St Kerrill's Abbey, Cloonkeenkerrill

Community Monuments Fund 2021

B. Doherty

Lancet window in gable wall, St. Kerrills
B. Doherty
Site Meeting at Cloonkeenkerrill July 2021
Corbel re-used in St. Kerrill's 'Bed', or coffin rest
B. Doherty
Ogee headed window with carving , St. Kerrils, Cloonkeenkerril
B. Doherty

St. Kerrill’s Heritage Group, a sub-committee of Gurteen Community Council procured the services of 7L Architects to prepare a conservation management plan of St. Kerrills Abbey and graveyard. Located in East Galway, this abbey has many fine medieval features. It is a central focus within the local community.

No work on a Monday

The Abbey, which is in ruins, is situated in a publicly owned (Galway County Council) graveyard that
is the main cemetery within the parish of Gurteen. Local tradition dictates that no work (including
burials) be carried out in the graveyard on a Monday. This tradition, which continues to this day stems
from the tales of St. Kerrill himself and highlights the uniqueness of this place and its importance to the

Multi-discipline Heritage Team

Prepared by 7L Architects with advice and input from Ecologists MKO, Conservation Engineers Kinvara Konsult Ltd and Archaeologist Dominic Delaney, the purpose of the plan is to assess the history, cultural significance and current condition of the ruined church and its graveyard setting. It assesses the threats; outlines a conservation strategy and makes recommendations for enhancement, improved management and interpretation.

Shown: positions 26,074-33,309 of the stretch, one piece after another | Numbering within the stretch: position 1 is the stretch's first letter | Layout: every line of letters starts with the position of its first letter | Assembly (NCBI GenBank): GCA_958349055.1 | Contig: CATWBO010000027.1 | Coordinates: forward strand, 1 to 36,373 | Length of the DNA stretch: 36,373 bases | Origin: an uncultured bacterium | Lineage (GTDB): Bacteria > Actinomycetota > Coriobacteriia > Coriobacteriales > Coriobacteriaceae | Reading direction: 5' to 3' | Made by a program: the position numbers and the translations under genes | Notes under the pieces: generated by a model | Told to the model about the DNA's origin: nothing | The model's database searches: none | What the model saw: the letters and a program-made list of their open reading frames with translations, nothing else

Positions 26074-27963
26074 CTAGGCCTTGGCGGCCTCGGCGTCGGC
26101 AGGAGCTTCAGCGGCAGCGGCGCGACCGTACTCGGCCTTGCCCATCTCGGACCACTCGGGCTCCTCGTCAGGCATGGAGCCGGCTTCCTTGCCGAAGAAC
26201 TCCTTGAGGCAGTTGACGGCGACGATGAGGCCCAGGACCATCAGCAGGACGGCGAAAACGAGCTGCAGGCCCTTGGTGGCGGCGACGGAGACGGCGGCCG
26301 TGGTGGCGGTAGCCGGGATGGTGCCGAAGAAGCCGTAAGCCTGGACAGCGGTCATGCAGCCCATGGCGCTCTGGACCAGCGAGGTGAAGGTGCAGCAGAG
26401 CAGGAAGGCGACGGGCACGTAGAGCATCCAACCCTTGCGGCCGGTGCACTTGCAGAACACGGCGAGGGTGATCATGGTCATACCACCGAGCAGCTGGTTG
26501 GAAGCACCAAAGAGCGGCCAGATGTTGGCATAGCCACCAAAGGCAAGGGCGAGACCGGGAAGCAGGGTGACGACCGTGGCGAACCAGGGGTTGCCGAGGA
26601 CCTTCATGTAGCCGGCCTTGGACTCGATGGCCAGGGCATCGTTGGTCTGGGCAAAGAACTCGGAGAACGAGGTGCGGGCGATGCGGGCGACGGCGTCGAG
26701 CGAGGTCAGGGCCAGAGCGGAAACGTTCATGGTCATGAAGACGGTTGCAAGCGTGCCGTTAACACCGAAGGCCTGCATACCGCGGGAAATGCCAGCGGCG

Detailed Report

The detailed report shall be used to inform the graveyard committee, heritage group, Galway County Council and National Monuments Service of best heritage practice and proposed management of the site. It shall enable the group to make informed decisions when applying for funding in the future.

Interesting Features

The surviving ruins of Saint Kerrill’s Abbey consist of the ‘much-repaired rectangular church with a south transept’ (NMS Files) .  Interesting monuments include St. Kerrill’s Bed, with a re-used carved headed corbel, the carved effigy of Bishop Edmond Kelly (1658-1732), and various memorials and architectural features throughout the site.


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This page was added on 15/11/2021.

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